Linked by Thom Holwerda on Mon 25th Dec 2006 19:58 UTC, submitted by Michael Larabel
3D News, GL, DirectX "Nouveau is a community project that is working on producing open-source 3D display drivers for NVIDIA graphics cards. Nouveau is not affiliated with Nvidia Corp and is an X.Org project. While this project is still far from being completed, for this holiday special we are sharing some of our first thoughts on this project from our experience thus far. We would like to make it very clear, however, that the Nouveau driver is no where near completed and still has a great deal of work ahead for the 3D component. This article today will also hopefully shed some light on the advancements of this project so far."
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by SCHWEjK on Mon 25th Dec 2006 20:11 UTC
Member since:

Quite interesting project... perhaps this will be a fillip for nvidia to open source their drivers or, at least, to provide 3D accelerated drivers for nvidia cards when non-FOSS kernel modules are branded as "illegal"

Reply Score: 3

RE: Nice
by JamesTRexx on Mon 25th Dec 2006 21:37 in reply to "Nice"
JamesTRexx Member since:

I'm positive there are too many patents/IP/third party matters for both Nvidia and ATI to completely open source their drivers, and I have nothing against closed source drivers, but I do hope they'll be able to create the drivers with decent specs.
The biggest advantage I see is excellent integration with for accelerated KDE/Gnome/XFCE/fluxbox/etc...
One more reason to stick with Nvidia hardware.

Reply Parent Score: 3

RE[2]: Nice
by kaiwai on Tue 26th Dec 2006 03:10 in reply to "RE: Nice"
kaiwai Member since:

I have nothing against closed source drivers, they're fabulous! and I certainly will use them when I require - but at the same time, these companies need to stop thinking that the *NIX world revolves around Linux.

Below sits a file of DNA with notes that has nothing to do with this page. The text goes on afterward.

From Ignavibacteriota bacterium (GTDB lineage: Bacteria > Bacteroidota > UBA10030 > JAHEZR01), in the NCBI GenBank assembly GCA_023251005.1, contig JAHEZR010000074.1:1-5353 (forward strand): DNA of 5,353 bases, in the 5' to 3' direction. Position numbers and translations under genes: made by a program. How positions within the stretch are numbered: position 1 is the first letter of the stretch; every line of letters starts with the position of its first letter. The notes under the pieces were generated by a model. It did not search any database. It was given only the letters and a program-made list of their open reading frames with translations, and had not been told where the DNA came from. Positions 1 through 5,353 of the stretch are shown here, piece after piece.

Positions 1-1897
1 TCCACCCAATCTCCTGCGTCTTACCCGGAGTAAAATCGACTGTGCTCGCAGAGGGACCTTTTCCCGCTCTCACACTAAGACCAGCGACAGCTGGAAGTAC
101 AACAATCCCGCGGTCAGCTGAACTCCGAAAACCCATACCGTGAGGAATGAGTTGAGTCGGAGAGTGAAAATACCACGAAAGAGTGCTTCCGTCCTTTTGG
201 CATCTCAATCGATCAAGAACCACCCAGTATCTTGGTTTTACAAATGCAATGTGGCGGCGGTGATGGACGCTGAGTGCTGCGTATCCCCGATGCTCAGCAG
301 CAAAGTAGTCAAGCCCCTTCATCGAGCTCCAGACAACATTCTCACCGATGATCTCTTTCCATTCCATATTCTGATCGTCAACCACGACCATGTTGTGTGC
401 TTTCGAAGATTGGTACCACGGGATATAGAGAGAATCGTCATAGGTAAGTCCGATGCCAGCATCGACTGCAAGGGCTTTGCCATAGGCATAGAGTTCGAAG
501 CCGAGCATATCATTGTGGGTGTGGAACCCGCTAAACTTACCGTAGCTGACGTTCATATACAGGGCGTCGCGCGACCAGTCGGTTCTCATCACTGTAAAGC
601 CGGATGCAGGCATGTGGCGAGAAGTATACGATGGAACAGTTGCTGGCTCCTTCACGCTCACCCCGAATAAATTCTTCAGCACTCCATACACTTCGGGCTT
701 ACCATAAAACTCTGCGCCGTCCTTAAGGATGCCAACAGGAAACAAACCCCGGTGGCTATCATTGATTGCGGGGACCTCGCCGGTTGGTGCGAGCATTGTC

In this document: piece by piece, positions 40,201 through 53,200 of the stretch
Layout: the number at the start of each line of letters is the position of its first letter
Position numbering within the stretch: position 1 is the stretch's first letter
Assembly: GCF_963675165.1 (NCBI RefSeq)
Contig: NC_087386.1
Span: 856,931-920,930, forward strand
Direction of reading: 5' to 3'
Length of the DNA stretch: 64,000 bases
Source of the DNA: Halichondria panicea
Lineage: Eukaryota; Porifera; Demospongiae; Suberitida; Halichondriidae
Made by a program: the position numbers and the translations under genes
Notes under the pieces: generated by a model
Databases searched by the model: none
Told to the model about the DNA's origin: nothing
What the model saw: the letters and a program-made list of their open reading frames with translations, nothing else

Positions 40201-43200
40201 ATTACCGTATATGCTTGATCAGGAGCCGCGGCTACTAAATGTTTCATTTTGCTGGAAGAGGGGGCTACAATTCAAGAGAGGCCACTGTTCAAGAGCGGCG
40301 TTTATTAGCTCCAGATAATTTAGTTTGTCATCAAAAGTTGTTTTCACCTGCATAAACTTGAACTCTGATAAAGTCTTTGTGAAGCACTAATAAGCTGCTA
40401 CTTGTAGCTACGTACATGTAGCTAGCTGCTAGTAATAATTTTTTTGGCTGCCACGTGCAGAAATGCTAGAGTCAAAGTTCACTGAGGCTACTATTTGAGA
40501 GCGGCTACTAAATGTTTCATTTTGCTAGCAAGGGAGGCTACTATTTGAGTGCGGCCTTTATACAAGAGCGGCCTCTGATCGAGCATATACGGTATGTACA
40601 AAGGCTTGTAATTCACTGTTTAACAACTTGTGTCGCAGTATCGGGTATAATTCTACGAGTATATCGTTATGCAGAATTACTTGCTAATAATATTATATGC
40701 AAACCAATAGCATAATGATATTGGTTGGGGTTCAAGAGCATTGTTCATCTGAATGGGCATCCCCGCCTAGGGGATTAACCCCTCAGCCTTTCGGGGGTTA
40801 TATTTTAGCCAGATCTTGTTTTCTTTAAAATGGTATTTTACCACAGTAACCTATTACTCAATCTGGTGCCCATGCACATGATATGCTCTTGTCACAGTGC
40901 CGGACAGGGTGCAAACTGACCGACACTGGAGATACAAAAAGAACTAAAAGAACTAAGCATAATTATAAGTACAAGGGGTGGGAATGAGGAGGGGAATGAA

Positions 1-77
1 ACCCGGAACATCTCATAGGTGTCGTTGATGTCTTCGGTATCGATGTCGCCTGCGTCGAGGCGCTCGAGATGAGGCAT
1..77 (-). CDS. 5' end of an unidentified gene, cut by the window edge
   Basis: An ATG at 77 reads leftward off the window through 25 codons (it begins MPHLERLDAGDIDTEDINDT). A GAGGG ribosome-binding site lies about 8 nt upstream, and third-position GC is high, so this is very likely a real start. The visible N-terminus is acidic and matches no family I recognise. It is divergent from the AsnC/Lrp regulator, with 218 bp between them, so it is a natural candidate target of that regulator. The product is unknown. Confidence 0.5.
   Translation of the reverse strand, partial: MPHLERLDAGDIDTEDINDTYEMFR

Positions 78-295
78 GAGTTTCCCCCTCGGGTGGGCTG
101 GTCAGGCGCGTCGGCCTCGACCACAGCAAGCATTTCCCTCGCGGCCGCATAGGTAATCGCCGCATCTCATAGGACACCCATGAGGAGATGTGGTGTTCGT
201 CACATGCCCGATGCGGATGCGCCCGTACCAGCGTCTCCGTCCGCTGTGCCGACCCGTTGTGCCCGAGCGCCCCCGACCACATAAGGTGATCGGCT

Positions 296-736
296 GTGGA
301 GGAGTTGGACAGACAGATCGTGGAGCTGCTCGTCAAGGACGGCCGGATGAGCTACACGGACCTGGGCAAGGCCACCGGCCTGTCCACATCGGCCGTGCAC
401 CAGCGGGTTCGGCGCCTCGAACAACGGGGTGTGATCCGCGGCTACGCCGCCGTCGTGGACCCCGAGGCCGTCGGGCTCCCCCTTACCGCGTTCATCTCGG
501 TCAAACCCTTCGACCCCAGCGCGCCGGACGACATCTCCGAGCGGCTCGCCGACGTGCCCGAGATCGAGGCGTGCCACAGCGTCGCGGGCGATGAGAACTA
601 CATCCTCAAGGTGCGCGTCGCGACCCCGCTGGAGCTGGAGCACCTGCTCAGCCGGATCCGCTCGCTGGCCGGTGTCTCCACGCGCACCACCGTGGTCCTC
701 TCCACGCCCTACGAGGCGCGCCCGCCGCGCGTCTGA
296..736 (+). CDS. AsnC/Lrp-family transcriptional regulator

What about those who run OpenSolaris? FreeBSD? OpenBSD? I mean, honestly, if OpenSound can support all those platforms with such a limited number of programmers, it shouldn't be a hard task to provide atleast an equal level of support for alternative platforms - right now, but Nvidia and ATI do an incredibly crap job at it.

Nvidia isn't the only company who can get pulled up for this; Intel and their ipw3945 driver, and their stupid decision to release it under a GPL licence instead of dual licencing so that it could be ported to run on non-GPL operating systems like FreeBSD/OpenBSD/NetBSD/OpenSolaris.

Reply Parent Score: 5

RE[2]: Nice
by jessta on Tue 26th Dec 2006 10:50 in reply to "Nice"
jessta Member since:

If non-FLOSS modules were every prevented from being loaded in to the kernel, then a FLOSS project would be started to make a module to 'load' non-FLOSS modules.

What is needed is projects like this and more consumer demand for the drivers to be opened. The problem is that the majority of consumers aren't directly effected by my closed source drivers. They are only effected due to lower programmer output by wasting time dealing with closed source crap, which leads to longer time between new feature upgrades etc.

Reply Parent Score: 2

RE[3]: Nice
by arielb on Tue 26th Dec 2006 11:56 in reply to "RE[2]: Nice"
arielb Member since:

I'm all for open source drivers but operating systems should be free to use and distribute closed source as well so that users don't have to wait before they can have maximum use of the system

Reply Parent Score: 1

RE[4]: Nice
by hal2k1 on Thu 28th Dec 2006 09:33 in reply to "RE[2]: Nice"
hal2k1 Member since:

//If non-FLOSS modules were every prevented from being loaded in to the kernel, then a FLOSS project would be started to make a module to 'load' non-FLOSS modules. //

This is a very good description of what the binary Nviidia driver for Linux and its open-source "wrapper" already does.

Reply Parent Score: 2

RE: Nice
by spikeb on Tue 26th Dec 2006 14:40 in reply to "Nice"
spikeb Member since:

This project will not make nvidia open their drivers. However, it might garner support from nvidia anyways - that's what happened with the nforce ethernet drivers.

Reply Parent Score: 2